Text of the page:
making himself agreeable. With Comparison and Individuality large, he
will possess a good knowledge of human nature, will be well qualified
to detect intrigue, and of frustrating any designs upon himself. If
Self-esteem, Firmness and Secretiveness are large, he will endure pain
with the most heroic fortitude and forbearance. If Conscientiousness
be moderate, he will be very suspicious towards others, and will
be perpetually on his guard. If Destructiveness and Self-esteem
are large, he will be easily made angry, but with Cautiousness and
Firmness large, will restrain his feelings even when highly excited.
With Conscientiousness and Cautiousness large, it will be exceedingly
difficult for him to form an opinion. With Adhesiveness moderate, and
Imitation large, he will be liable to be very friendly to one’s face,
and abuse him in his absence. With Self-esteem and Firmness large,
will seldom yield to an opponent, but will very often deceive him by
appearing to have yielded.

Moderate.--With Secretiveness moderate, and Self-esteem large, one will
be frank, candid and open-hearted in his ordinary intercourse with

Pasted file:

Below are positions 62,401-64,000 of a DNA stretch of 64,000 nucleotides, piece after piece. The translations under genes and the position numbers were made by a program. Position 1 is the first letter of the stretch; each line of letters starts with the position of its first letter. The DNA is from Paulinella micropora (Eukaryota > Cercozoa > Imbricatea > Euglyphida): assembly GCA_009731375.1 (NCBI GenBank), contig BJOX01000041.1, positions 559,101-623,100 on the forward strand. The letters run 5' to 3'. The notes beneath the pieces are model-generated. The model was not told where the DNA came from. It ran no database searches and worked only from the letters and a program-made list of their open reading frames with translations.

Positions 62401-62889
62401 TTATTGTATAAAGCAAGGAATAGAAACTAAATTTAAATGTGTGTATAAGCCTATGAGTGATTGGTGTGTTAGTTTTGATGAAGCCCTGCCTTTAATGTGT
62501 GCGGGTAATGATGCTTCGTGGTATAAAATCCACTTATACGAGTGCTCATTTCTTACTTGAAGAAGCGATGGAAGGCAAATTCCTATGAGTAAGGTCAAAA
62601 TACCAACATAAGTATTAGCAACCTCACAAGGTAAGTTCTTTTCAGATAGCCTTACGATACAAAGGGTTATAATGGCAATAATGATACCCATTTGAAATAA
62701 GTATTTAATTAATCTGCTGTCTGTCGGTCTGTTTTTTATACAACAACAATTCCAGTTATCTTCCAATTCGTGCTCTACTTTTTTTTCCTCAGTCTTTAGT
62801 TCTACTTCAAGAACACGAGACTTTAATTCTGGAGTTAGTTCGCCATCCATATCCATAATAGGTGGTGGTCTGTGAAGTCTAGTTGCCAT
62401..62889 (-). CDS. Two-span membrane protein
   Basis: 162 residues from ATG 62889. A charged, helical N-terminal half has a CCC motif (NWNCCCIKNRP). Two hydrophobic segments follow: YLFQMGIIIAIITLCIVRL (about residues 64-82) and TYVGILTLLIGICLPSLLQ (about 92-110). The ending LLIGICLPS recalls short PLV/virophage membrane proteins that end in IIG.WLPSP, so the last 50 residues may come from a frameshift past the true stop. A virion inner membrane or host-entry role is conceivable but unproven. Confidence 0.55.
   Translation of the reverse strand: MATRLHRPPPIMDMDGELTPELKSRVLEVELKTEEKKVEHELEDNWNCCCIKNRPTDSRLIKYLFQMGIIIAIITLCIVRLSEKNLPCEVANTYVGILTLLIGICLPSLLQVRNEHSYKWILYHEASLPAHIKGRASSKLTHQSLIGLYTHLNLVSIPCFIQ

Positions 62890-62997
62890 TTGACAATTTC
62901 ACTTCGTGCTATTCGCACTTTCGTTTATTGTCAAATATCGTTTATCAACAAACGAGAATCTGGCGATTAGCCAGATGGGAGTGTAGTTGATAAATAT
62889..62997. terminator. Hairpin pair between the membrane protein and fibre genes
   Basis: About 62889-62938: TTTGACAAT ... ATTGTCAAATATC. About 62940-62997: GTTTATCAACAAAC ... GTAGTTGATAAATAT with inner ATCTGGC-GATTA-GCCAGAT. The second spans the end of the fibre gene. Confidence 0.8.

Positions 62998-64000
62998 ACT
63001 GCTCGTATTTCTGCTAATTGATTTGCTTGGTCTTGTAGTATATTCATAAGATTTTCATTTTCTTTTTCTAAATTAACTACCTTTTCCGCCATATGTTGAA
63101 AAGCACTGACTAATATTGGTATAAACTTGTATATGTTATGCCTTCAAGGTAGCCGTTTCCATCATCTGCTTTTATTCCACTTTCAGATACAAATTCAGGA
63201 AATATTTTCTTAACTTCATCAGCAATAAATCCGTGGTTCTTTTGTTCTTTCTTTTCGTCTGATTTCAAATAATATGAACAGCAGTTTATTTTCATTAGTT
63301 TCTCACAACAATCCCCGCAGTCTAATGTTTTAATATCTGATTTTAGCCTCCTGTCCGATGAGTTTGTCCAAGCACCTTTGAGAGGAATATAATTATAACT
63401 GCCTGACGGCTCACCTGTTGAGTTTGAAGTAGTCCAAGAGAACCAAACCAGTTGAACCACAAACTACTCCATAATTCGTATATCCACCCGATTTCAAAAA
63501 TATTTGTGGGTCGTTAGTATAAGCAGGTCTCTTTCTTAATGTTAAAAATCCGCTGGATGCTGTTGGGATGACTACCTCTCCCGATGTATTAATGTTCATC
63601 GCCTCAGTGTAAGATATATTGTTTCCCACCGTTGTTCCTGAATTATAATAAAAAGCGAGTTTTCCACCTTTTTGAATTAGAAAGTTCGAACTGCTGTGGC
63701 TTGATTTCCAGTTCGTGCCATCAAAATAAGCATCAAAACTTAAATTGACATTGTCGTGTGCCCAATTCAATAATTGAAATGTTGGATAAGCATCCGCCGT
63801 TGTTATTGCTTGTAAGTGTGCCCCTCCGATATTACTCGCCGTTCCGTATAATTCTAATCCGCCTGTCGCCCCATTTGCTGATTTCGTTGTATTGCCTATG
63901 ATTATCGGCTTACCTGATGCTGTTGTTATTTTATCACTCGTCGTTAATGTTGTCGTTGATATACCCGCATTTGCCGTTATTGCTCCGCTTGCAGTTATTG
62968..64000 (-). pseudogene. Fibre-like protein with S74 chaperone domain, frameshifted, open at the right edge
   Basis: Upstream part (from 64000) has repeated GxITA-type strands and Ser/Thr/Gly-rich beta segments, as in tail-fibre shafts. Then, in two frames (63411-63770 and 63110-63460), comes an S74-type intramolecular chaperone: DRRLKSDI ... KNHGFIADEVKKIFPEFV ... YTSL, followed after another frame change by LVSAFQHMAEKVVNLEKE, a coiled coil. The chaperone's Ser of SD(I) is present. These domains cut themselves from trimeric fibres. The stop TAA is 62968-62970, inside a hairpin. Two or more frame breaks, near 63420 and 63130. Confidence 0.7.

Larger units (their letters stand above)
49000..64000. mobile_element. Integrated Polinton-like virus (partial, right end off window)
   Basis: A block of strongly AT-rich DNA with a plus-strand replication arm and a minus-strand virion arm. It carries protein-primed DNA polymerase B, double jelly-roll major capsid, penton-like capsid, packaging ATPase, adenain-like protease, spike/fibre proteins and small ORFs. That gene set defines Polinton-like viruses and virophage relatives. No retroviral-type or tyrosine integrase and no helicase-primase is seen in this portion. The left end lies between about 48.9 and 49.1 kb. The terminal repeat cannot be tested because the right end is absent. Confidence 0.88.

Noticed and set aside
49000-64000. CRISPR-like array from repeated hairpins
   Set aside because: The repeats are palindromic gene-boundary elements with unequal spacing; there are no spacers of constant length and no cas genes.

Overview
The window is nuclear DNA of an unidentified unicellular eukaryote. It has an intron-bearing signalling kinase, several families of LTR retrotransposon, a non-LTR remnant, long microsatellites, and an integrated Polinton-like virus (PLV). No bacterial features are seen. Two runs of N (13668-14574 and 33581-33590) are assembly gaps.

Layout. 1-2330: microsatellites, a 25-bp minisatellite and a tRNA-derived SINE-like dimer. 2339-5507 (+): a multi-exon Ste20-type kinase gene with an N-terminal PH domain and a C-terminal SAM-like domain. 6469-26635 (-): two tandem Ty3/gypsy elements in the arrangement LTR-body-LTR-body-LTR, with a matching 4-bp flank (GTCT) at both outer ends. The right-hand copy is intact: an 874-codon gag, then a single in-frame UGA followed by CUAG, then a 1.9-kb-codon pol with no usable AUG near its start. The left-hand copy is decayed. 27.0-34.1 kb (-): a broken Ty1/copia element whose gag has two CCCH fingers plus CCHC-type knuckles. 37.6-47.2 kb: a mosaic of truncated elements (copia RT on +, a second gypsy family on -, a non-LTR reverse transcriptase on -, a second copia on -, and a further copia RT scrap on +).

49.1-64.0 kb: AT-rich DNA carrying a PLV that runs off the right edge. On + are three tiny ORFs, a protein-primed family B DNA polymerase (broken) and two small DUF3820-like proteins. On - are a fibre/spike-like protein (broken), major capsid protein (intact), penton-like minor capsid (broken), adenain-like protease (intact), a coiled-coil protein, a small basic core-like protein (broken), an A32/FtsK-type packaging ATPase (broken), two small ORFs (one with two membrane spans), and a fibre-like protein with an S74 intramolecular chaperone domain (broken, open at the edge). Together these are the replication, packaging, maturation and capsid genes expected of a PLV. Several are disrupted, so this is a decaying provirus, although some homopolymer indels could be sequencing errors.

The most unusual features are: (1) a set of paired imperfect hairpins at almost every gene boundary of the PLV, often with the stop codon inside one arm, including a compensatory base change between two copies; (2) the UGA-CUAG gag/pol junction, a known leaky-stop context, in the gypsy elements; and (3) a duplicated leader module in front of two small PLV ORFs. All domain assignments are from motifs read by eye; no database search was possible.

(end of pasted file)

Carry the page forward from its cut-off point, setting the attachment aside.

society, yet will be capable, when necessity requires it, of intrigue
and duplicity. He will be frank, open and sincere to acquaintances,
yet will manifest much reserve to strangers. His ordinary conversation
will be discreet, yet, when excited, he will express his sentiments
regardless of consequences; this is more particularly true when
Cautiousness is small. He will then be distinguished for contrariety
of feeling, being prudent and circumspect at one time, and open, blunt
and offending at another. Conscientiousness being small, adds much to
the strength of Secretiveness. He will then use deception and intrigue
whenever they answer his purpose. If Self-esteem, Combativeness and
Destructiveness are large, he will be very blunt and decided, when
nothing is to be gained by an opposite course, and will express his
sentiments without scruple.

Small.--With Secretiveness small, one is frank, candid and
open-hearted. He will freely relate even to comparative strangers all